A Drought-Proof Water Supply The Regional Water Quality Control Plant Water Reuse Program has historically brought a reliable, sustainable and drought-proof supply of water to the South Bay and Santa Clara County. The treated water is suitable for landscape irrigation, commercial and industrial use and habitat restoration. This program serves the cities of East Palo Alto, Los Altos, Los Altos Hills, Mountain View, Palo Alto and Stanford. To date over 10 billion gallons have been reused since 1980! (Which equals the amount of water used by approximately 2,500 families of five per year for the past 23 years)
The Water Reuse Program Protects Human Health RWQCP Water Reuse Program meets and exceeds standards set by the California Department of Health Services (DHS). DHS has strict water quality criteria for recycled water. DHS has concluded that water meeting those criteria is safe for a variety of uses, including landscape irrigation.
"Recycled water is safe, practical, and very necessary in these times of diminishing water resources." Dr. Cindy Russell Santa Clara County Medical Association Chair, Environmental Health Community
The RWQCP Program water meets or exceeds all the criteria, and employs additional precautions to minimize human contact with the water. Precautions include:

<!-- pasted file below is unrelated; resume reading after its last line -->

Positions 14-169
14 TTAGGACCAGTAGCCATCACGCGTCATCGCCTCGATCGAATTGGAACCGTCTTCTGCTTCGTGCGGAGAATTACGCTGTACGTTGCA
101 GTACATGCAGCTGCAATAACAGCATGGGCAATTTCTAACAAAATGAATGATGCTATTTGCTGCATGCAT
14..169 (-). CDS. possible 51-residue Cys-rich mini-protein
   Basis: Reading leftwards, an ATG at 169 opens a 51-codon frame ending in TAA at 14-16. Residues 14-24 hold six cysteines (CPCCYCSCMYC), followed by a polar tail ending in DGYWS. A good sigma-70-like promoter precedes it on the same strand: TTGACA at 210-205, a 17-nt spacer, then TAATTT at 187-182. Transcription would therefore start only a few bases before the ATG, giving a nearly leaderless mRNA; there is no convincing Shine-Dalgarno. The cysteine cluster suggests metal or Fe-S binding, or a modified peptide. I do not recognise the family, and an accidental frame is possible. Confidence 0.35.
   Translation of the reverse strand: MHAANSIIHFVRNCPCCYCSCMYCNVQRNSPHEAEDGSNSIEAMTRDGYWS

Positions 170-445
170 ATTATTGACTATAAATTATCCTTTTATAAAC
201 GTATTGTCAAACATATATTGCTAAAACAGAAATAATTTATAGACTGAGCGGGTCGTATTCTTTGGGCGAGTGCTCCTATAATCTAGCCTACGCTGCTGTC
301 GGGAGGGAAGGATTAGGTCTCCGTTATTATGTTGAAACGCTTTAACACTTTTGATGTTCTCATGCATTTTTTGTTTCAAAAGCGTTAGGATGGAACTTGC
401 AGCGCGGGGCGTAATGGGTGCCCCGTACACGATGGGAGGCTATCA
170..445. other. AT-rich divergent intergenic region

Advisory signs prominently posted at each facility entrance.
Irrigation systems designed to minimize overspray, runoff, and ponding.
No cross-connections are allowed between the recycled water pipes and any other water system. Recycled water pipes installed after 1993 are identified by purple-coded color and labeled with the words "RECYCLED WATER - DO NOT DRINK."
No hose connectors are allowed on pipes that are accessible by the public.
Spray, mist, or runoff is not allowed to enter outdoor eating areas, drinking fountains, dwellings, or food handling facilities.
Contaminants that are not removed from the water: There are microcontaminants found in reclaimed water, including persistent organic compounds. Due to concerns about the existence of such compounds in reclaimed water, Program staff monitor research regarding treatment technologies, mechanisms of human exposure, and health risk assessments to ensure that reuse practices protect human health. Meanwhile, the use of recycled water for landscape and industrial purposes is not a direct exposure route for these compounds to humans, because significant quantities of reclaimed water are not ingested.
Mountain View Pipeline Extension Project The RWQCP Water Reuse Program is in the midst of a new task. The goal is to replace an existing deteriorating pipeline to Shoreline Golf Course and to extend the pipeline to the Mountain View-Moffett area. The upgraded pipeline will ensure a sustainable water supply for landscape irrigation.
The pipeline replacement helps fulfill RWQCP permit requirements. To mitigate the discharge of treated wastewater to San Francisco Bay, the RWQCP is required to operate and maintain the Water Reuse Program. Later, service to Shoreline Golf Course was interrupted due to a leaking pipeline. Therefore, in order to fulfill permit obligations, the RWQCP must restore the golf course connection.
To minimize costs, the RWQCP secured State funding for the current planning phase of this project. In order to be eligible for State funding for the design and construction, the planning phase must be complete by February 2004.